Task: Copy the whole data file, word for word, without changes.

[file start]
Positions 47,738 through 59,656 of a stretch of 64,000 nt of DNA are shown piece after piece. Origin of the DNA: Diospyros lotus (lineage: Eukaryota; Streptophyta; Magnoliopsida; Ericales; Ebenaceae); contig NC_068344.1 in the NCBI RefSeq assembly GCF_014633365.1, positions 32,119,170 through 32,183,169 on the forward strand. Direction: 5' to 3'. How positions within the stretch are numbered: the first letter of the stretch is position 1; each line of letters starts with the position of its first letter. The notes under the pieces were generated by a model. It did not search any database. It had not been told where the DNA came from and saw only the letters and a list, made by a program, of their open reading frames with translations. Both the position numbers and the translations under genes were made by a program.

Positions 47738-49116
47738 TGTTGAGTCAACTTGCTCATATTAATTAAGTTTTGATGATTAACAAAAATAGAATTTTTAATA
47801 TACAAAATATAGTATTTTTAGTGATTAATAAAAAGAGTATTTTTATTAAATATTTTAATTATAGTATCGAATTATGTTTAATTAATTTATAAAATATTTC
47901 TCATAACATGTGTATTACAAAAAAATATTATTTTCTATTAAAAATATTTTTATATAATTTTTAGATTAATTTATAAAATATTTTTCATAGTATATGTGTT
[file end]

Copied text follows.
Positions 47,738 through 59,656 of a stretch of 64,000 nt of DNA are shown piece after piece. Origin of the DNA: Diospyros lotus (lineage: Eukaryota; Streptophyta; Magnoliopsida; Ericales; Ebenaceae); contig NC_068344.1 in the NCBI RefSeq assembly GCF_014633365.1, positions 32,119,170 through 32,183,169 on the forward strand. Direction: 5' to 3'. How positions within the stretch are numbered: the first letter of the stretch is position 1; each line of letters starts with the position of its first letter. The notes under the pieces were generated by a model. It did not search any database. It had not been told where the DNA came from and saw only the letters and a list, made by a program, of their open reading frames with translations. Both the position numbers and the translations under genes were made by a program.

Positions 47738-49116
47738 TGTTGAGTCAACTTGCTCATATTAATTAAGTTTTGATGATTAACAAAAATAGAATTTTTAATA
47801 TACAAAATATAGTATTTTTAGTGATTAATAAAAAGAGTATTTTTATTAAATATTTTAATTATAGTATCGAATTATGTTTAATTAATTTATAAAATATTTC
47901 TCATAACATGTGTATTACAAAAAAATATTATTTTCTATTAAAAATATTTTTATATAATTTTTAGATTAATTTATAAAATATTTTTCATAGTATATGTGTT